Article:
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  • Good explanation. In a nutshell, it really is "The mathematically "best" way to take profits is very subjective and depends on how much potential return you want to trade away in exchange for less risk." – Bob Baerker Jan 24 at 15:58
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Mathematically, how do you ride a stock up while taking profits along the way?

Not sure about mathematically but you could put in a rolling stop loss order that will sell your stock when it drops by, say, 5% from the highest price since you made the order. Be careful, though, as the smaller you make the stop gap, the more chance that a down blip will trigger your order and you'll miss out of future gains. If you want cash for your position but still want to profit if the stock rises, then you could sell the stock and buy a call option.

You could also keep the stock and buy put options, but the premium you have to pay will lower your break-even point. If you want to reduce that break-even drop you could sell a call option above the current price to reduce the overall cost by giving up some upside. (This is called a "collar" in the option world)

For a hypothetical example, if the stock is currently at $100, you could buy a put at $97 for, say, $4 and sell a call at $110 for, say, $2. Your net cost for the options would be $2 and your break-even point (the net price at which you've locked in profits) would be $97 - $2 = $95.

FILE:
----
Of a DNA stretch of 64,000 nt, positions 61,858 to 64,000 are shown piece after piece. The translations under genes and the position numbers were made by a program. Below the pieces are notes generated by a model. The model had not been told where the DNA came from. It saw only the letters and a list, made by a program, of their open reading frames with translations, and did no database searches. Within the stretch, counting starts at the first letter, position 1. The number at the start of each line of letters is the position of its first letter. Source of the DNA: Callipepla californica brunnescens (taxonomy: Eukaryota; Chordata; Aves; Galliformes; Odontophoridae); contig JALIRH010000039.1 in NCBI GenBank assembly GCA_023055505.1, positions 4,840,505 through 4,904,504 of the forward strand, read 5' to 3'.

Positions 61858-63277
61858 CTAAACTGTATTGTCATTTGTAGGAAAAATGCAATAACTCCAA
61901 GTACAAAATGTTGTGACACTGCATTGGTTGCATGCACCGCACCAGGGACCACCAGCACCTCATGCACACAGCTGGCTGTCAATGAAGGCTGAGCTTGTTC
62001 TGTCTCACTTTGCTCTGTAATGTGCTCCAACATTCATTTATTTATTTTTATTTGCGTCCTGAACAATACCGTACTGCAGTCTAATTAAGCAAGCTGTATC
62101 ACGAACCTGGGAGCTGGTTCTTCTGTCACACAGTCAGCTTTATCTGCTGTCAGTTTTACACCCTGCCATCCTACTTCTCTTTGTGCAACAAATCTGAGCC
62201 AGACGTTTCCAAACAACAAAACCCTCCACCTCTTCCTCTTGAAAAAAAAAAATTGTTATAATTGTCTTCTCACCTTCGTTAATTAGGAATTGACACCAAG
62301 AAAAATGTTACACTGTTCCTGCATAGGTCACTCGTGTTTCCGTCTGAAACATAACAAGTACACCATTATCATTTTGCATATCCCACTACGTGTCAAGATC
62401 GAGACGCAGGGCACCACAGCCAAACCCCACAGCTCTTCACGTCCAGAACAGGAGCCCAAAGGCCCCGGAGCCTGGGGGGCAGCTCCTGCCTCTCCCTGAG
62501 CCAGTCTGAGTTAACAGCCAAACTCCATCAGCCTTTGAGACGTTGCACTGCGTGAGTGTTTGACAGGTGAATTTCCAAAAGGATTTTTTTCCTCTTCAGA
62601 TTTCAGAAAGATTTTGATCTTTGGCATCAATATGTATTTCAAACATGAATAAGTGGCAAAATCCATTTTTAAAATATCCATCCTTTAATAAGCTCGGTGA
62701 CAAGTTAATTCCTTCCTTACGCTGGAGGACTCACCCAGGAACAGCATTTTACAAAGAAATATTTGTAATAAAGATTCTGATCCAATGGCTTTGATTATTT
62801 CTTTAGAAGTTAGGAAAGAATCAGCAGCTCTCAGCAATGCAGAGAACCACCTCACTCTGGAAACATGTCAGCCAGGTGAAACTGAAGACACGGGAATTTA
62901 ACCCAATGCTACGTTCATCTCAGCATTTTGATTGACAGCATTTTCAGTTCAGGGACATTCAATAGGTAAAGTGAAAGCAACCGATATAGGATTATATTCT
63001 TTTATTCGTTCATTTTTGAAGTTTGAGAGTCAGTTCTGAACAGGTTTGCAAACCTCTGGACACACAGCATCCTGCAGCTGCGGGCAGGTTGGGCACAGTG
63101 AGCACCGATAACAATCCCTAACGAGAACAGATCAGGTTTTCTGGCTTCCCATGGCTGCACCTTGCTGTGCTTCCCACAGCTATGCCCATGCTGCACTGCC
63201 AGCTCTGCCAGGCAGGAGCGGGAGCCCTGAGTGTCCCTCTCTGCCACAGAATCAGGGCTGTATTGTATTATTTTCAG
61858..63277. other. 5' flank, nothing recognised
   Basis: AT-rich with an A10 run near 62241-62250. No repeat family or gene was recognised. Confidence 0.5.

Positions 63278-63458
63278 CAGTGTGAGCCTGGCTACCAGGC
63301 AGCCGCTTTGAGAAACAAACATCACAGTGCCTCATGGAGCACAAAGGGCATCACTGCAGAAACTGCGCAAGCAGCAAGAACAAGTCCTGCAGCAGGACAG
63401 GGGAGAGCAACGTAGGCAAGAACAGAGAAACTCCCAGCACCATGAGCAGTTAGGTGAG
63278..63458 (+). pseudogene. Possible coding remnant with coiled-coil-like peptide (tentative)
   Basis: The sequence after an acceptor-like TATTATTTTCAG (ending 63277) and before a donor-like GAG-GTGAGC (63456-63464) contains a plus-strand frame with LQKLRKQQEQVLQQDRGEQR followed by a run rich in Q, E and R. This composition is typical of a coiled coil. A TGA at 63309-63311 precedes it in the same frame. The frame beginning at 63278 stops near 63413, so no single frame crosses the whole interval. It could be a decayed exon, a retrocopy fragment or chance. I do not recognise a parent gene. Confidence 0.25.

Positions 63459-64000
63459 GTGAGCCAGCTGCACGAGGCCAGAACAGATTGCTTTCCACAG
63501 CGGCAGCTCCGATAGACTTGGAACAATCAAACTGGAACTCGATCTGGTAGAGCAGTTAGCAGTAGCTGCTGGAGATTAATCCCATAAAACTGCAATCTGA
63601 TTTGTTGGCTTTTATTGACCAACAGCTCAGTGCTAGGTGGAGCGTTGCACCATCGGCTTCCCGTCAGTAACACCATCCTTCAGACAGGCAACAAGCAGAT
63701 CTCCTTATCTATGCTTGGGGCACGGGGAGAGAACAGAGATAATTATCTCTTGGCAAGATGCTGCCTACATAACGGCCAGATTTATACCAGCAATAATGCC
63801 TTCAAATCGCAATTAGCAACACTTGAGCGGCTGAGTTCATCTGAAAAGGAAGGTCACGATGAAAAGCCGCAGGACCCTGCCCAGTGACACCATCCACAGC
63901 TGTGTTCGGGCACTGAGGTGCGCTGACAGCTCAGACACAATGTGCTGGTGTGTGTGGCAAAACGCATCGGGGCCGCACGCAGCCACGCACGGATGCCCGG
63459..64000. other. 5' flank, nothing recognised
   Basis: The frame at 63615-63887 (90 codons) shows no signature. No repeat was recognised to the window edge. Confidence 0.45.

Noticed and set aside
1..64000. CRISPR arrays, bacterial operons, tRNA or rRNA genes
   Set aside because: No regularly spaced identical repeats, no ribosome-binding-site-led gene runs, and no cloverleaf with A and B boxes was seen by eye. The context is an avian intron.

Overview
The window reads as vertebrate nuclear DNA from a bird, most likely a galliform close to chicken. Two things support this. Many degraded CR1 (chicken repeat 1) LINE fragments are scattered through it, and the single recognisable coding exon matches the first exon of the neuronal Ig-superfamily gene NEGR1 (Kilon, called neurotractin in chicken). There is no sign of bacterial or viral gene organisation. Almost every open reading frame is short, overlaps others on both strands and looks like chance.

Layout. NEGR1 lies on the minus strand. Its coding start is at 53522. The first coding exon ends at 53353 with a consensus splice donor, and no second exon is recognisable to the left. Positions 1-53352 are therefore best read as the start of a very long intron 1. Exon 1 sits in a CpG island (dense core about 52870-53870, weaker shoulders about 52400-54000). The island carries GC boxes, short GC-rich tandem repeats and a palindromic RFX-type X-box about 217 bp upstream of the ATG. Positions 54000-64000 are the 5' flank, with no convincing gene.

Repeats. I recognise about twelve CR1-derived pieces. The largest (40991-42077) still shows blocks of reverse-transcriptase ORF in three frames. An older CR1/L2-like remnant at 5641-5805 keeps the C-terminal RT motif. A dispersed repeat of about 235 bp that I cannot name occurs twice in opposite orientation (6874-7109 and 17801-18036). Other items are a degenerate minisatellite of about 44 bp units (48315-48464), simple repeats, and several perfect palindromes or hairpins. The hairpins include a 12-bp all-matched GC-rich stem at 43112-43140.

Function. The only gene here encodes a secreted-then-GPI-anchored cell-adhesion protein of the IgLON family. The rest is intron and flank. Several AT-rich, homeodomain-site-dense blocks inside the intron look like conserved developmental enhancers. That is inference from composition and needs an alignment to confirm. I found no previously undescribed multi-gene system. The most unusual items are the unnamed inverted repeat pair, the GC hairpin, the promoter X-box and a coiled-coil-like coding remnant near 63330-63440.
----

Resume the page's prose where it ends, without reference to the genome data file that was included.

What you're trying to do (it seems) is to lock in what you've gained so far (remove any downside risk) and keep all future profits (keep upside risk). There's no instrument that I'm aware of that will do that without some cost.

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  • @Rob Also to note, if you make a stop loss order there's always a chance that the price gaps down past your stop and you are only able to sell for less (possibly a lot less) than you thought you would get. – Michael Apr 15 at 20:37
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I can give you the perfect algorithm for taking profits along the way. It will be 100% accurate. All you have to do is provide me with your stock's future price movement. Since you can't then there is no such 'best plan'.

There is also no such thing as "average stock price movements." Stocks can move linearly, erratically or trade in a box for awhile. The daily H/L range can be large or tight.

Your fundamental decision is your outlook for the stock. If you're an investor and bullish, you hold. If you're a trader and/or you're looking to safeguard profits, you can use trailing stops, scale out of the position, or incorporate one of a number of option hedging strategies if the stock has options.

For the downside, I would implement the option approach, hedging profits. I do everything to avoid a nice gain turning into a loss. Since I don't know if you're familiar with them then my KISS suggestion would be to decide today how much of your profit you are willing to give up and then place a trailing stop, hoping that there's no gap.

If not using options, then to the upside, I'd begin scaling out when keeping that profit becomes more important to me than making more. A bird in the hand... etc.